We were promised a new deal from the Chancellor's mini-budget statement on Wednesday, but instead, all we got was a meal deal.
Businesses are in trouble not because people want money off meals – but because customers don’t have the confidence to return yet. Confidence will only return when the government takes meaningful action to join up its health response with its economic response. Getting Test, Track and Isolate fully operational then should be a priority.
With 6,000 people claiming out of work benefits here in Birmingham Edgbaston alone, a rise of over 50% since the start of the crisis, and 10,000 people on furlough anxious about the future as the scheme starts to unwind, the statement needed to have a laser-like focus on jobs. Sadly, this week's announcements failed to meet the scale of the challenge our country faces.
Millions of jobs and livlihoods depend on the government getting the response right. 12,000 job losses were announced in just two days last week, and here in Birmingham, hundreds more jobs are at risk with the announcement that John Lewis and Boots will be closing their stores permanently. It's clear then that the government has not gone far or fast enough to protect jobs and that the one size fits all approach is not working.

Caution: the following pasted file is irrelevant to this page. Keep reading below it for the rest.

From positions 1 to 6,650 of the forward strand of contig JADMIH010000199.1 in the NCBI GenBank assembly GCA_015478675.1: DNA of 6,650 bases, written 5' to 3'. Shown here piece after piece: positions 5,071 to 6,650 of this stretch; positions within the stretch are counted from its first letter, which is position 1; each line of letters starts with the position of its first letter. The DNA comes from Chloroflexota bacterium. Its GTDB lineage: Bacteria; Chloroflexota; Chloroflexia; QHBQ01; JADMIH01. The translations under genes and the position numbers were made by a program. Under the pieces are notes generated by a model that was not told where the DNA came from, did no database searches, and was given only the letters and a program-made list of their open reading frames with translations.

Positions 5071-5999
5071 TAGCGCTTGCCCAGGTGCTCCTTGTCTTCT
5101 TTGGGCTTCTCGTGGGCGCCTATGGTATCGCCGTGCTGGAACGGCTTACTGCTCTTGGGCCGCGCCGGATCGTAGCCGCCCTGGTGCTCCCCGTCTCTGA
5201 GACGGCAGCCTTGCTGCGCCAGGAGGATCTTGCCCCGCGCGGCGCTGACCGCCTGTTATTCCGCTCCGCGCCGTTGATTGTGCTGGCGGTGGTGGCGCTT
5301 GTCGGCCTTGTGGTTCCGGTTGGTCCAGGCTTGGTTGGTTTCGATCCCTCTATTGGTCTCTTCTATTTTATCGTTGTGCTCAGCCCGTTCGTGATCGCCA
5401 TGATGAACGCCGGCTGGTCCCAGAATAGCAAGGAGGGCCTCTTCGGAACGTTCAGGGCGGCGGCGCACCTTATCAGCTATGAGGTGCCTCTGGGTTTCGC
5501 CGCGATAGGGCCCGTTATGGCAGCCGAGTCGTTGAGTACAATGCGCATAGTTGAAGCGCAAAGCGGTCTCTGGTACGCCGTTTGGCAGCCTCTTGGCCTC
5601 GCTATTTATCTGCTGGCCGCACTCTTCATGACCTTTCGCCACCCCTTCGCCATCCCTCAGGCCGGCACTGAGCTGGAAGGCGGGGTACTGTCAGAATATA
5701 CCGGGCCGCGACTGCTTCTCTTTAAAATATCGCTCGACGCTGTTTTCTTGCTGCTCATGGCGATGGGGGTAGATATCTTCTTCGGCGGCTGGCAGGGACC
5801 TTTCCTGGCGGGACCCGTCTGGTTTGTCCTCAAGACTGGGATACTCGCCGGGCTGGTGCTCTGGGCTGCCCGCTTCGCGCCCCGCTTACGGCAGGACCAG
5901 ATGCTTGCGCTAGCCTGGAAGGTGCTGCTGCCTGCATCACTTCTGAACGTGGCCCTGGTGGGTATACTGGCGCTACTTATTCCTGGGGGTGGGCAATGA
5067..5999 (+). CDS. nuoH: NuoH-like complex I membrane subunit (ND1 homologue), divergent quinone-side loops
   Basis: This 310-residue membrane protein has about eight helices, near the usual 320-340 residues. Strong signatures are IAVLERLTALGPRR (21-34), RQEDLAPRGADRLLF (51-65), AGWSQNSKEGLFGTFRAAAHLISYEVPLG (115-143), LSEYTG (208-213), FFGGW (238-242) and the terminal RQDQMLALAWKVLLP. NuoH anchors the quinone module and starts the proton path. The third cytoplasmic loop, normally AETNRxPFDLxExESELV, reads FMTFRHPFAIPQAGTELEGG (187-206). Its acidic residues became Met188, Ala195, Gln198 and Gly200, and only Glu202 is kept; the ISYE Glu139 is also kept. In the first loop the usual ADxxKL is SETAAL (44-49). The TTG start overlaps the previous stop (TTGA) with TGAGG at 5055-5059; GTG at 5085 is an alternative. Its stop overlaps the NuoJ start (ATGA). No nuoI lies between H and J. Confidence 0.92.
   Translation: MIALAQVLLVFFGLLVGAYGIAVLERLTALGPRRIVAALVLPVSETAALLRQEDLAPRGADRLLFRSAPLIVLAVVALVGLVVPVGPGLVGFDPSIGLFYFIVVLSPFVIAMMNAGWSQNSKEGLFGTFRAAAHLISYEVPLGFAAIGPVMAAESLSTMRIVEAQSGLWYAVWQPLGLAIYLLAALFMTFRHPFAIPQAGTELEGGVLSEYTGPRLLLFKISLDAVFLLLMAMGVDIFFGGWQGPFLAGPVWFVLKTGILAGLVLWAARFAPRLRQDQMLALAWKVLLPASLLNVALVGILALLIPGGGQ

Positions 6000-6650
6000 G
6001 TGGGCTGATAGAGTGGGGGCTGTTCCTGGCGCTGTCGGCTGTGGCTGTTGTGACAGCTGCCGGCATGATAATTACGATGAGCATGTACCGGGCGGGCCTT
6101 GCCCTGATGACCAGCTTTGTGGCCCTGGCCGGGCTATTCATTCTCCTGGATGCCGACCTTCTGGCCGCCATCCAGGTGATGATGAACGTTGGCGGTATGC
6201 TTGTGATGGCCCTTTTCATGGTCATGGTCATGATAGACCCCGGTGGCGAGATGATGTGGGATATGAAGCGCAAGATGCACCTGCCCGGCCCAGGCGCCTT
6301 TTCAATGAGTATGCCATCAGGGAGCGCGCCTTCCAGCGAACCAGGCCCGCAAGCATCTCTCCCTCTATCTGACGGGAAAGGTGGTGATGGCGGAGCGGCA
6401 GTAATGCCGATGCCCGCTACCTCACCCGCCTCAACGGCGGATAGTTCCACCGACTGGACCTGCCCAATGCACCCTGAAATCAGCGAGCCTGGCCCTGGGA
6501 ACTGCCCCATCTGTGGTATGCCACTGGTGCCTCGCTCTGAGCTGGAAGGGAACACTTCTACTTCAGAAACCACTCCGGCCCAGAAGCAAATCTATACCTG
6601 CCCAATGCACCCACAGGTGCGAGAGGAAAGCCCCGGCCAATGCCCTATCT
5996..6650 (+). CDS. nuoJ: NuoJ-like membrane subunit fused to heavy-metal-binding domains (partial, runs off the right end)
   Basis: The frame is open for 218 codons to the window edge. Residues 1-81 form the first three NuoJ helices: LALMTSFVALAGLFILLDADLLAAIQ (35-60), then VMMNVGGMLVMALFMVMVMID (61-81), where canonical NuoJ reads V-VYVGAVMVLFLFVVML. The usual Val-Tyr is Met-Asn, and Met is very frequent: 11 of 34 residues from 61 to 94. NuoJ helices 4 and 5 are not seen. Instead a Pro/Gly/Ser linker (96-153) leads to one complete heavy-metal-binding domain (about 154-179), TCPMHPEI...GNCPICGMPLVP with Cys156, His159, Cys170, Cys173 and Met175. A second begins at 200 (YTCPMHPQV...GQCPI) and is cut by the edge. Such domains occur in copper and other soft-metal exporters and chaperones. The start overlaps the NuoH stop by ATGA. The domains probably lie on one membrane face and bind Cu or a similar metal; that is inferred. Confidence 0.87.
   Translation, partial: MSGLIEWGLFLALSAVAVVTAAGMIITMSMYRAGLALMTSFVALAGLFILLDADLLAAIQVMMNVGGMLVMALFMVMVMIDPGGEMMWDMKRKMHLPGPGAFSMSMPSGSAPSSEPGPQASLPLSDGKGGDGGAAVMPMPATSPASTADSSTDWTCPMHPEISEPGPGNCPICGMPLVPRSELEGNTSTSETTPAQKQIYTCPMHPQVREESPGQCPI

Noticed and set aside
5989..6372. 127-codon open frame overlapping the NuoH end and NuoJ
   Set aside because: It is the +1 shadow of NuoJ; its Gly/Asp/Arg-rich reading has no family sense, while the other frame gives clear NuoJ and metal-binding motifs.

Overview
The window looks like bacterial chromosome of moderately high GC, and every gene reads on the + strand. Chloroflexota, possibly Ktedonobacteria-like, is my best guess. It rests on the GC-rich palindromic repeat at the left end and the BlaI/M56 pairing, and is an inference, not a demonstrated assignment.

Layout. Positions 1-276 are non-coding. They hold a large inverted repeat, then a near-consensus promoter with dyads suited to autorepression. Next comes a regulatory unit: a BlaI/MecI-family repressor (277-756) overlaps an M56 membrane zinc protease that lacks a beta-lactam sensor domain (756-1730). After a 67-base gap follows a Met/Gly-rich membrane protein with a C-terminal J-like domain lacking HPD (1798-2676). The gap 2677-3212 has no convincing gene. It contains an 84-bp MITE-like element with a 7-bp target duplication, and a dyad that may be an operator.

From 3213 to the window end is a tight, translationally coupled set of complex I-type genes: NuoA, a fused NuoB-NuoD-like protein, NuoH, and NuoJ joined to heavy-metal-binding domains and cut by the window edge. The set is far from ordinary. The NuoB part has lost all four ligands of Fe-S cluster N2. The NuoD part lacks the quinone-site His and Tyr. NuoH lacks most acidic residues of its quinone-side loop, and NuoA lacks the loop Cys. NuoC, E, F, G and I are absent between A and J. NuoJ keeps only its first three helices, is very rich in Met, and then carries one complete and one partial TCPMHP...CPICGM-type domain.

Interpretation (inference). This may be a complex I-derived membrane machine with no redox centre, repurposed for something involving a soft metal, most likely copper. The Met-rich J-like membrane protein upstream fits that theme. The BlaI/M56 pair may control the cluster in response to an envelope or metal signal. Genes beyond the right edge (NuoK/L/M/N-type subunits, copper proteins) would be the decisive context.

The announcement also failed to provide anything for one of our region's best performing sectors: manufacturing. Manufacturing output has dropped by 40% during lockdown here in the West Midlands and, without targeted support, the sector will face further decline and job cuts for the tens of thousands it employs.
You can read my reaction to Wednesday's statement by clicking below.
It was a pleasure to catch up with some of our fantastic volunteers who have been helping to support residents during lockdown.
Working with social enterprises, local residents and Edgbaston Labour Party members have delivered over 2,000 food and dignity packs to vulnerable residents in Edgbaston throughout this crisis - providing a much needed lifelife for so many in our community.
Speaking with some of the volunteers earlier this week, they told me that their experience shone a light on the inequalities and poverty still present in our city.
Communities don't want to go back to business as usual after this pandemic. Working together, unmet need in the community has been identified which volunteers want to continue to address long after lockdown ends. It's heartening to hear that so many people are keen to play their part as we build back better from the pandemic.
PM tries to shift the blame to care homes
The Prime Minister started the week by trying to shift the blame for care home deaths to care homes by saying that they failed to follow the procedures.
It's not clear which procedures he was referring to, but throughout this crisis, care homes in my constituency have told me they felt pressured to take discharged patients who were either known to be Covid-19 positive, or still awaiting test results, as per government guidance.
Given how inadequate and inconsistent government guidance was for care homes, I can't help but think how much worse things could have been had care homes followed all of the government's procedures. For example, their irresponsible guidance given to care home staff on PPE.